The other potential (and even more egregious) conflict of interest would come about if somehow the banks were allowed to bid on their own assets. Maybe I give the government way too much credit, but I assume that this is very unlikely to be permitted. The idea that the banks could set up an off balance sheet vehicle, bid on their own assets with taxpayer funded capital, and get them off their balance sheets with an underlying put option is absolutely ludicrous to me. One of the major problems that caused this financial crisis was banks' use of off balance sheet vehicles and the lack of transparency that was inevitably created. As a result, I don't see how promoting less transparency and allowing the banks to bid against themselves in a transaction that obviously is not arm's length helps solve anything. Let us all hope and pray that the powers that be see this conflict of interest and tell the banks they cannot participate in PPIP with a resounding "No!"

I also think it is informative (and somewhat humorous) to take a look at what people initially thought of the proposal to let banks take part in PPIP.

From the WSJ article:

1."Banks may be more willing to accept a lower initial price if they and their shareholders have a meaningful opportunity to share in the upside," Norman R. Nelson, general counsel of the Clearing House Association LLC, wrote in a letter to the FDIC last month.

I guess the theory here is that the banks would be willing to sell their own toxic waste at a lower price if they also had the opportunity to buy someone else's radioactive sludge at a commensurately low price with the hope of making a multiple on their investment. What this ignores is that due to the leverage provided by the FDIC and the clubby (slash collusive) nature of the banks there is actually an incentive to overpay and stick the taxpayer with any losses.

2. "To allow the government to finance an off-balance-sheet maneuver that claims to shift risk off the parent firm's books but really doesn't offload it is highly problematic," said Arthur Levitt, a former Securities and Exchange Commission chairman who is an adviser to private-equity firm Carlyle Group LLC.

You can always count on Arthur Levitt to provide some reason within a completely irrational environment. As an aside, I happen to believe that if he had been the head of the SEC instead of the infamous Chris Cox things would be very different right now.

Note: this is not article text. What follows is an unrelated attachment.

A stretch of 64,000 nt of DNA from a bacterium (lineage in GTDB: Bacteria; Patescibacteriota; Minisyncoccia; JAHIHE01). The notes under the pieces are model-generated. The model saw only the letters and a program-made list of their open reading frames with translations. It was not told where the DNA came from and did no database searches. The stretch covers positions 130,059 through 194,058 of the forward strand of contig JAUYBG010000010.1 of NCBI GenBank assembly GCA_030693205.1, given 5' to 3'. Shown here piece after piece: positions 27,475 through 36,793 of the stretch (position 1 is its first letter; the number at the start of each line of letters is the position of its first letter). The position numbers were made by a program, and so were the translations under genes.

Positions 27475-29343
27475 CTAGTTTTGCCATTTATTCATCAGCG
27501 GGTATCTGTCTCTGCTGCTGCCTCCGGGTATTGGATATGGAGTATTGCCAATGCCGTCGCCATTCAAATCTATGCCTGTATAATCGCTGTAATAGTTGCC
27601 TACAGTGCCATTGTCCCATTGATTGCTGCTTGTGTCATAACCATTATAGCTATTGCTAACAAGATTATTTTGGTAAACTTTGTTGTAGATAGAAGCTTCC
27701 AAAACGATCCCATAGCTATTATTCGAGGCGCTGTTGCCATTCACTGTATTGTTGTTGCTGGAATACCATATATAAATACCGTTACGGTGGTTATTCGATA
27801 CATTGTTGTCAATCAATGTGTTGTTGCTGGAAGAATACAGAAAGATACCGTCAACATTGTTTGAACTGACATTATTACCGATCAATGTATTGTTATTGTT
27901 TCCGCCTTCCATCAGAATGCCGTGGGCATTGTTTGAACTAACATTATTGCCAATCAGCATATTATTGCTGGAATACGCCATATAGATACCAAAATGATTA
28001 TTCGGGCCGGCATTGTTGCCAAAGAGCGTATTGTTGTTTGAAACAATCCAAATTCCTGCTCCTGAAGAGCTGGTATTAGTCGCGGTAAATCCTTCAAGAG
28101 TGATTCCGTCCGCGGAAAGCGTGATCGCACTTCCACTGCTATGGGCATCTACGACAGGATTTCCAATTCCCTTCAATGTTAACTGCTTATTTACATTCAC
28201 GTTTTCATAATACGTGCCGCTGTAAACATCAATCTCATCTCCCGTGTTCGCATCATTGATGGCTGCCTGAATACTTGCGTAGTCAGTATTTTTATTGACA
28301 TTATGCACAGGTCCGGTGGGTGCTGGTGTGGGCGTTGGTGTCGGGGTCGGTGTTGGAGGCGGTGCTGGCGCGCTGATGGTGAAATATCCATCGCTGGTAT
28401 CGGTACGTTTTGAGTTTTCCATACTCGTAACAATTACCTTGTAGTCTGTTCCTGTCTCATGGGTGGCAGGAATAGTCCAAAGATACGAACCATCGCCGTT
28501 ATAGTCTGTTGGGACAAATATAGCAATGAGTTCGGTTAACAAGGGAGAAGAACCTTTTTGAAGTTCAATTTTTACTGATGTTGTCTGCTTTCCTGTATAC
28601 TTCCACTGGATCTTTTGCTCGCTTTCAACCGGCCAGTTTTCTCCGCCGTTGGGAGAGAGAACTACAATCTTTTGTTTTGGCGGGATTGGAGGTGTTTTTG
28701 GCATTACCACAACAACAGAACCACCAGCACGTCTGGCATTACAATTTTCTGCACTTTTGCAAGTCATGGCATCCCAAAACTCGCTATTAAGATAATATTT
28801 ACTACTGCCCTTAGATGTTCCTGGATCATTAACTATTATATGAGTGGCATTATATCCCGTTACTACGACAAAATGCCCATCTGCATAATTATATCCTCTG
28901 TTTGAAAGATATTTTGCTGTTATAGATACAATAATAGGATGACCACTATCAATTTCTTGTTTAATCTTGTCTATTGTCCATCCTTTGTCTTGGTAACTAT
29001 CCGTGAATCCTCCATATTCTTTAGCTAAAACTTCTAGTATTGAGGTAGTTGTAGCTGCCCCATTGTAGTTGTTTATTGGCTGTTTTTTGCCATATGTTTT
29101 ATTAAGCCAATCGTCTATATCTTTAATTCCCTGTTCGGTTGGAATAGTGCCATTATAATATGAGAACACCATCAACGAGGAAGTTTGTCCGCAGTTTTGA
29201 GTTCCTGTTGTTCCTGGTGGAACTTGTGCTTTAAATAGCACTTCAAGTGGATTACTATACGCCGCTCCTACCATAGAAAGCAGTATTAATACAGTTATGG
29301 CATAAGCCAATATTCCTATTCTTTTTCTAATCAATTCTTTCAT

3. "The notion of banks doing this is incongruent with the original purpose of the PPIP and wrought with major conflicts," said Thomas Priore, president of ICP Capital, a New York fixed-income investment firm overseeing about $16 billion in assets.

No, really? Thanks Thomas. I just hope the feds see this as clearly as you and I do.

4. "Sensible restrictions should be placed on banks, especially those that have received government capital, from investing their own balance sheets in a backdoor effort to reacquire what could be their own assets with an enormous amount of federally guaranteed leverage," said Daniel Alpert, managing director at Westwood Capital LLC, an investment bank.

Mr. Alpert reminds us that many banks took government capital in the form of TARP money and continue to issue debt backed by the FDIC so that they can boost their capital reserves and reduce leverage. Somehow adding more dodgy assets on a levered basis seems to defeat the purpose of shoring up our financial system.

5. "A bank bidding on its own assets really has the potential to look awful in the public's mind," said Mark J. Tenhundfeld, an American Bankers Association lobbyist.

Even the banks' lobby understands how the public might see this self-dealing as slightly problematic. But it never hurts to ask!

(And finally, my favorite quote)

6. The California Bankers Association said in a letter that the FDIC's supervision of the asset-pricing process "should alleviate concerns about the inability to effect arm's length transactions between a bank and its affiliate that purchases through a public-private investment fund."

FDIC supervision? You mean that we should trust the regulators to be able to protect the taxpayers? I think the recent track record of the Fed, the SEC, and the OTS make it very clear that these entities are incapable of regulating the banks properly and monitoring systemic risk.

In conclusion, I think it is painfully obvious that the banks' involvement in the PPIP in any form brings up a number of conflicts of interest and presents a very real possibility of collusion. I don't see any way in which the taxpayer benefits from the banks getting more free lunch. While the banks proposal to be included is somewhat nebulous (since I am just relying on the WSJ article as source material), it seems to me that any manifestation would only serve to make the current financial crisis even worse. But what frightens me even more is that after everything that we have been through, from Bear Stearns to AIG to TARP, the banks would have the audacity to ask for more handouts. My hope is that one day public sentiment becomes so negative that the leaders of these institutions no longer are able to play the government and the taxpayers for fools.

(Update: According to the Wall Street Journal, FDIC head Sheila Bair has already said banks will not be able to bid on their own assets. That's a relief. But don't rule out them asking to bid on the assets of other banks.)